The Blue Whale in Catoosa, Oklahoma is an oddity along Route 66. Most people think of Route 66 and conjure images of a bygone era involving automobiles, traveling, diners, and garages from the early part of the century. The Blue Whale, on the other hand, rose to prominence and then almost disappeared during the latter part of the 1900’s. The fact that it’s a random Blue Whale sitting hundreds of miles from the ocean is strange enough, but isn’t a lot of Route 66 just…different?
The Blue Whale came to be in the early 1970’s by a man named Hugh Davis. He surprised his wife, Zella, with the massive sculpture because she had a think for collecting whale figurines, which is simultaneously incredibly random and incredibly sweet. Because it stood next to old Route 66 it was easily visible from the road, so as time passed it became a neat spot to stop and swim. In fact, it became so popular that Mr. Davis decided to open up a reptile park right next to it, which can still be seen (in disrepair) today.
In its heyday the Blue Whale was the place to hang out, as you could jump from the whale into the water or slide down the slides. After Mr. Davis and his wife passed, however, the spot almost disappeared because no one was around to keep it maintained. In the early 2010’s, however, the town of Catoosa came together and brought the Blue Whale back to life; the problem is that you’re no longer allowed to swim there. I actually asked about this and they said that since the city is in charge of the property now, they don’t want to pay the massive increase in insurance that would come by allowing swimming, especially when there is no charge to visit the location. It’s understandable but it makes the whole attraction feel a bit less enticing than it should. Either way, it’s still an outstanding place to go for a picnic, and it’s a must see if you’re on Route 66.
The people who work there also mentioned that the city was trying to decide if they were going to turn the place into a small water park, which would be really neat. In addition to the whale they also have a gift shop with all kinds of Blue Whale mementos. They even have a “wanted” poster for Dean “Crazy Legs” Walker! I truly would have loved to have seen this place in it’s prime.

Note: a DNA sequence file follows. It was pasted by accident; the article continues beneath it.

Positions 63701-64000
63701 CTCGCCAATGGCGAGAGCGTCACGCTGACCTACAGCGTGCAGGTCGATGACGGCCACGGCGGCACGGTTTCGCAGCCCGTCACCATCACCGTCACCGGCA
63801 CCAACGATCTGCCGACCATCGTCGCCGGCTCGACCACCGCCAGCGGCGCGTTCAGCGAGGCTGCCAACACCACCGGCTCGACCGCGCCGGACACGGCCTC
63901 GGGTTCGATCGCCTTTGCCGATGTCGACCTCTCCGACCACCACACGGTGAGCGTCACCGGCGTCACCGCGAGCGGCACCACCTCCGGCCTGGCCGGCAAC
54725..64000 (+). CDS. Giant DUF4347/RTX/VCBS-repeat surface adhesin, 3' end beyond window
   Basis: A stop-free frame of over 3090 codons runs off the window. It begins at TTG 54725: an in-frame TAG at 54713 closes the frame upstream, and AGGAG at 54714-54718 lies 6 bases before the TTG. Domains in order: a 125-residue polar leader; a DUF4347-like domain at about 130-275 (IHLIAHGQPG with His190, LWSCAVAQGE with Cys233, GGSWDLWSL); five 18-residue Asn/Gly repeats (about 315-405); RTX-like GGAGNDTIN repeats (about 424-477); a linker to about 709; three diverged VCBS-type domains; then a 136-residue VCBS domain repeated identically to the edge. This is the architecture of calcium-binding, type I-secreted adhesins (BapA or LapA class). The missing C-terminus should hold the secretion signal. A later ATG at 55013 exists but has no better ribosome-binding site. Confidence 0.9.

Our trip had its own bit of fun and drama, however. One member of our family, the littlest, decided it was not cool that people couldn’t swim at the Blue Whale. And before you ask, no, he didn’t jump in. Thankfully. We went into the gift shop and he saw a stuffed whale he desperately wanted, and it sort of looked like a Baby Shark plush (he’s obsessed with Baby Shark). So what did we do? We bought it for him like the cool parents we are. I then carried him outside to walk out onto the Blue Whale and he was snuggled up with it. Around that time, apparently the whale said something to offend him, and he chunked his brand new whale into the pond.
But wait, there’s more.
Turtles! The pond is full of turtles, and they all came rushing over to the splash as if they were piranhas trying to take out prey. They latched on to the whale and kept biting it, and pulling it further out into the pond. They kept this up for about five minutes until they finally realized the whale had nothing to give them, and they let it go. Luckily, Baby J’s oldest brother is awesome and he was able to retrieve it from the water about five minutes later when it drifted close enough to shore.
The Blue Whale was a neat stop, regardless of whether you can swim or not. It has that aura of a place that once was something big that fell by the wayside before being brought back to life by people who just didn’t want to see history disappear. It’s by no means an all day stop, but it definitely is worth checking out as you make your way down Route 66. Just hold on to your plushies.